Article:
The Many Adventures of Winnie the Pooh  Season #3 Episode #3

Synopsis: The film's content is derived from three previously released animated featurettes Disney produced based upon the Winnie-the-Pooh books by A. A. Milne: Winnie the Pooh and the Honey Tree (1966), Winnie the Pooh and the Blustery Day (1968), and Winnie the Pooh and Tigger Too (1974). Extra material was used to link the three featurettes together to allow the stories to merge into each other. A fourth, shorter featurette was added to bring the film to a close, originally made during production of Blustery Day (based on the presence of Jon Walmsley as Christopher Robin). The sequence was based on the final chapter of The House at Pooh Corner, where Christopher Robin must leave the Hundred Acre Wood behind as he is starting school. In it, Christopher Robin and Pooh discuss what they liked doing together and the boy asks his bear to promise to remember him and to keep some of the memories of their time together alive. Pooh agrees to do so, and the film closes with The Narrator saying that wh
Genre: Animation
Year:
1977
6 Views

This could be the room of any small boy, but it just happens to belong to a boy named Christopher Robin. Like most small boys Christopher Robin has toy animals to play with, and they all live together in a wonderful world of make-belief. But his best friend is a bear called Winnie the Pooh or Pooh for short. Now Pooh had some very unusual adventures and they all happened right here in the Hundred Acre Wood.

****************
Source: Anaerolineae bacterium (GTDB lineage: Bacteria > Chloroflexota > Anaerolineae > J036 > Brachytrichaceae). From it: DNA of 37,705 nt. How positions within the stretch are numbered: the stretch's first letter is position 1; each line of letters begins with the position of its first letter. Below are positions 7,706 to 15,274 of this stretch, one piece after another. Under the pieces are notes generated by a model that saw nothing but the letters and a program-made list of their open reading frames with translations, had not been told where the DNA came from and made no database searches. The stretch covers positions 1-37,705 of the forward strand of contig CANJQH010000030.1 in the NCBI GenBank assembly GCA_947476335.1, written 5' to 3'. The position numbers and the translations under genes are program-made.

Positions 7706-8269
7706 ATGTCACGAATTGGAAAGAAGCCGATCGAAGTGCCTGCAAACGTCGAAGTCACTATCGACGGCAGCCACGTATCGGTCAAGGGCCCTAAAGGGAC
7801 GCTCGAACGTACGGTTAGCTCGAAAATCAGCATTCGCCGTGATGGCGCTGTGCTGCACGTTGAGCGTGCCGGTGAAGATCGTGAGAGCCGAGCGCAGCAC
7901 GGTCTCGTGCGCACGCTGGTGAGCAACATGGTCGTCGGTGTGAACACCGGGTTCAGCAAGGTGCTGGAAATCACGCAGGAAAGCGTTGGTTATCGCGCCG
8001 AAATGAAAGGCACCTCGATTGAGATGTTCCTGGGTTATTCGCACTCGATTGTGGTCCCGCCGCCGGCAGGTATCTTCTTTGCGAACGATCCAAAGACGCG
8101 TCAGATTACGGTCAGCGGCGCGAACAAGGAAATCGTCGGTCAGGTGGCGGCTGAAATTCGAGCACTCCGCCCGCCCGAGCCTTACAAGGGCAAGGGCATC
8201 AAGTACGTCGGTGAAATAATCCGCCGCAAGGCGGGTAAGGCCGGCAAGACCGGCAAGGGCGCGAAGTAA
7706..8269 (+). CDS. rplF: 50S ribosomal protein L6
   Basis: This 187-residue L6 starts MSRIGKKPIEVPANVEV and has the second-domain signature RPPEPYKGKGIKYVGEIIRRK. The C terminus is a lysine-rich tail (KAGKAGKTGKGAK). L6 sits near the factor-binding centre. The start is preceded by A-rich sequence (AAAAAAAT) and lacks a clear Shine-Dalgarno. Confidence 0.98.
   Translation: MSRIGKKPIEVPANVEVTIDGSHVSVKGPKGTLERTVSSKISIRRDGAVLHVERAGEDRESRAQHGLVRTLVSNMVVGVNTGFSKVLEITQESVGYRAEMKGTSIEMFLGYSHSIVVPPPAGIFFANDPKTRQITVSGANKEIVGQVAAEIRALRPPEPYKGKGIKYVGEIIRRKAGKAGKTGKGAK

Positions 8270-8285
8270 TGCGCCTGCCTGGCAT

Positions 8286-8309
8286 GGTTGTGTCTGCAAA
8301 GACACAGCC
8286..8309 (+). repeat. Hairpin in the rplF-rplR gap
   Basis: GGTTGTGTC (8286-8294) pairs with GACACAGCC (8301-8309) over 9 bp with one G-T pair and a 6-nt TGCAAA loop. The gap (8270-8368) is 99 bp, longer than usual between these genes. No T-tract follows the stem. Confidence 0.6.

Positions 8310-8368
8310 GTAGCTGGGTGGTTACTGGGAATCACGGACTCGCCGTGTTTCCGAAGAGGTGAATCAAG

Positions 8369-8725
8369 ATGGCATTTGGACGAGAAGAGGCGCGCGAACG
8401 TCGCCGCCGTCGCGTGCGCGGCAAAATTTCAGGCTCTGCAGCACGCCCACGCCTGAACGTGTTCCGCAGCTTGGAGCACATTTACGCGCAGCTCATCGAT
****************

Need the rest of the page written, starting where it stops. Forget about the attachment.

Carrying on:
Deep in the hundred acre wood where Christopher Robin plays

You'll find the enchanted neighborhood of Christopher's childhood days

A donkey named Eeyore is his friend and Kanga and little Roo

There's Rabbit and Piglet and there's Owl, but most of all Winnie the Pooh

Winnie the Pooh

Winnie the Pooh

Tubby little cubby all stuffed with fluff

He's Winnie the Pooh

Winnie the Pooh

Willy nilly silly old bear

Winnie the Pooh (pooh)

Winnie the Pooh (pooh)

Tubby little cubby all stuffed with fluff

He's Winnie the Pooh

Winnie the Pooh

Willy nilly silly old bear

Winnie the Pooh lived in this enchanted forest under the name of Sanders, which means he had the name over the door in gold letters, and he lived under it. Now when Pooh heard his Pooh-coo clock (pooh-coo, pooh-coo, pooh-coo, pooh-coo, pooh-coo, pooh-coo, pooh-coo, pooh-coo) he knew it was time for something, but he was a bear of very little brain, so when he thought he thought in the most thoughtful way he could think.

Haven't thought of anything, have you? No, neither have I. Think, think, think. Oh, yes. Time for my stoutness exercise. Up, down, up

When I up, down, touch the ground

It puts me in the mood,

Up, down touch the ground